Yowzah, LJ ... that's a lot to digest ... but clearly you've given this a CONSIDERABLE amount of thought.  I know we have a number of Buddy Holly fans who have poured over a serious amount of facts and theories over the years regarding this unfortunate and fatal incident ... perhaps somebody out there can fill in a blank or two for you in this regard.  (Meanwhile, a few of YOUR questions might spark them to ask a few more of their own!)  We'll get back to you should we hear anything ... you please do the same!!! (kk)

Originally, we were going to run this piece on February 3rd, the anniversary of "the day the music died" ... but then we received THIS piece of news from LJ, telling us that the story was breaking thanks to some new media coverage by The Pilot Tribune ...

So we moved our story up a week in the hopes of drawing some more attention to this new investigation. 

I know that over the years there have been HUNDREDS of theories and investigations into the events of that fateful, tragic night ... a select few have revealed some new facts we weren't aware of the past 50+ years ... but most have proven to be nothing more than theories and speculations by people who simply weren't there, in some cases trying to rewrite history as we know it.  I don't know that we'll ever REALLY get the complete story as to what went wrong that night ... and LJ's approach simply adds more questions (but no answers) to the puzzle.  However, since he does seem to be getting some mileage out of this ... and is prompting authorities for more investigation into this "cold case" ... and we were are right upon the 56th anniversary of the fatal crash ... we figured we'd throw all of this out there and let YOU guys decide what is and isn't pertinent information.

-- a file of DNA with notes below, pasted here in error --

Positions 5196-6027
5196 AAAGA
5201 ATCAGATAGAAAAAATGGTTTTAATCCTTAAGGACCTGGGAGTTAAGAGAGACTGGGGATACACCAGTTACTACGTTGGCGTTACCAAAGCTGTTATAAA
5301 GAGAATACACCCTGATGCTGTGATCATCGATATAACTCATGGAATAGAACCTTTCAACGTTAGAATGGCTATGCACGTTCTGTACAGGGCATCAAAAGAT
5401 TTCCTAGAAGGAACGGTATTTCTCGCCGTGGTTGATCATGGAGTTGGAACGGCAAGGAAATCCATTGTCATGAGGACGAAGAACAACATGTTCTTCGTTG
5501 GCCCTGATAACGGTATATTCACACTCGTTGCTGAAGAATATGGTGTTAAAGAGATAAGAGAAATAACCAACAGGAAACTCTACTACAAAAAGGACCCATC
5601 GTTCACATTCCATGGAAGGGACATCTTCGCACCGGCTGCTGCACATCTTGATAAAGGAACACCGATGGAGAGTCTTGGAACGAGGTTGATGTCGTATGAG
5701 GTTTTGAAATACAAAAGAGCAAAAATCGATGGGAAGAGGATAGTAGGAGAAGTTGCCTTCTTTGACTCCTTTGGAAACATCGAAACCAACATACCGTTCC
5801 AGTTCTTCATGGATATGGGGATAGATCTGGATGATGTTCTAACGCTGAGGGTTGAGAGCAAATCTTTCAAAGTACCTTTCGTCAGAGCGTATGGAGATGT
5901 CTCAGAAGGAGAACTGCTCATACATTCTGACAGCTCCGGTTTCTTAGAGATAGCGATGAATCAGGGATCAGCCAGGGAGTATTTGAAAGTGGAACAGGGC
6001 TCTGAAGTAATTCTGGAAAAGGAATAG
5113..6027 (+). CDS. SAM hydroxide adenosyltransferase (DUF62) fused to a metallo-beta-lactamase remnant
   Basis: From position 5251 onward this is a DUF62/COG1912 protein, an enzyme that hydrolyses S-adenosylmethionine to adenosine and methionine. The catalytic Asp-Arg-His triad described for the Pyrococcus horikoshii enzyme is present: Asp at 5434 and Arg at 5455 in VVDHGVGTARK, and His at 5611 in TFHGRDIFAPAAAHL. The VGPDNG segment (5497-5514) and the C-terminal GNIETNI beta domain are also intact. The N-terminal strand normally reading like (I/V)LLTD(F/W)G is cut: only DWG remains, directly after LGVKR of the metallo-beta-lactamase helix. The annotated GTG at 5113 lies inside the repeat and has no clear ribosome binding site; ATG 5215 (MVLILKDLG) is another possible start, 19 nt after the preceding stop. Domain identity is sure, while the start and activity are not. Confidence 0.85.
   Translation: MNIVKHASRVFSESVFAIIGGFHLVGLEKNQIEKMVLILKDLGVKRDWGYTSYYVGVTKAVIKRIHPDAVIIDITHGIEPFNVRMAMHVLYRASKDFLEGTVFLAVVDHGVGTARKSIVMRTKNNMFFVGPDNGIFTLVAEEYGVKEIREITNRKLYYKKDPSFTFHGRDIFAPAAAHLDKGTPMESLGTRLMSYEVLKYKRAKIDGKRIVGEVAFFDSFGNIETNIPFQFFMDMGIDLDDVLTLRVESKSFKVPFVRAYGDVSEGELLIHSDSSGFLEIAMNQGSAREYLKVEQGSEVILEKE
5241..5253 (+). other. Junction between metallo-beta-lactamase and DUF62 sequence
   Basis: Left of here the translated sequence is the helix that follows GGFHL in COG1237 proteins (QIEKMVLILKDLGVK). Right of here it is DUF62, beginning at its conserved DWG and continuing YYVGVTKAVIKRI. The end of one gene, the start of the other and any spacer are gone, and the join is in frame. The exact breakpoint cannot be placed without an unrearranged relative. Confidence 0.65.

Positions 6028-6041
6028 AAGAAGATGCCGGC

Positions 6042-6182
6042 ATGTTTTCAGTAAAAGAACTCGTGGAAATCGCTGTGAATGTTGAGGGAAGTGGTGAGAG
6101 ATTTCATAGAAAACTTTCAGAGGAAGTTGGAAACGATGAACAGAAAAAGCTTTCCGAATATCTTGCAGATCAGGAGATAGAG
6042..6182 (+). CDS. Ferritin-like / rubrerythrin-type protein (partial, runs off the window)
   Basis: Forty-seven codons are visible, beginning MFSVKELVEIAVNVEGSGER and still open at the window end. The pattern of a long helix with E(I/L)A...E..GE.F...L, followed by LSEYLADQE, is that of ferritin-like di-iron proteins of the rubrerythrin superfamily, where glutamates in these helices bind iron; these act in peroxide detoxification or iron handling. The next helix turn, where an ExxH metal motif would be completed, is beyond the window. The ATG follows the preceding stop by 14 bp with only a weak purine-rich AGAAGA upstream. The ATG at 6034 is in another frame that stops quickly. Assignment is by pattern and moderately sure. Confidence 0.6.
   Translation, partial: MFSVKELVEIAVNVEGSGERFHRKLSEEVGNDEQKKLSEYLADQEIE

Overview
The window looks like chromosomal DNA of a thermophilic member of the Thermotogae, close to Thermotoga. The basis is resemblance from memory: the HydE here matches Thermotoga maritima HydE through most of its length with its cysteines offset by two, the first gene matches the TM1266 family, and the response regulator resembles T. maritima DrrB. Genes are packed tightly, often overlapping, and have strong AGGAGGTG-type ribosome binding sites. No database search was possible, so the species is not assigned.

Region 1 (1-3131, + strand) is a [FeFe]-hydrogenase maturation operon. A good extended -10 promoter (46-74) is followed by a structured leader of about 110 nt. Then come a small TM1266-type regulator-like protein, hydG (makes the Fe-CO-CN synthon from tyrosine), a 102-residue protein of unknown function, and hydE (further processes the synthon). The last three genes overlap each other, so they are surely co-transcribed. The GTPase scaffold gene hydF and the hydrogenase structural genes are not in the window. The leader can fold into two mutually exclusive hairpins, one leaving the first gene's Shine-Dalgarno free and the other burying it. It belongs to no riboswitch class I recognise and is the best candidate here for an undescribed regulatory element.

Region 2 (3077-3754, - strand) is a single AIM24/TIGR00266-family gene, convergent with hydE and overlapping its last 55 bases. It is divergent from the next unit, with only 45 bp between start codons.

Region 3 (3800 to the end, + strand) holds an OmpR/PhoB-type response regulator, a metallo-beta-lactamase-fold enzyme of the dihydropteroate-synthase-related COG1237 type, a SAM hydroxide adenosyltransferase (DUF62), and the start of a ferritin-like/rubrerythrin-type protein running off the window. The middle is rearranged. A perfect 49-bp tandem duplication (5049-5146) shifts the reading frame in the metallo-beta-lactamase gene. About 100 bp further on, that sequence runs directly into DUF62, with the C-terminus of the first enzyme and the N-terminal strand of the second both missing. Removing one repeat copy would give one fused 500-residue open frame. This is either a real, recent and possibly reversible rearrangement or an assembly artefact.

UPDATE:  This just in ...  

Apparently LJ has taken his questions and theories to the news media, trying to hunt down some answers.  Here is one such report we received last week ...    

The NTSB Reexamination of The Mason City accident of February 3, 1959    
Dear News Professionals:     
Please take the time out of your very busy day to review the following, and consider offering your readers this information and invite them to support The NTSB Reexamination of The Mason City accident of February-3-1959.  
I have a simulated weight and balance for N3794N February 3, 1959, 1947 Bonanza 35 V-Tail, I would like to send you in addition to the following: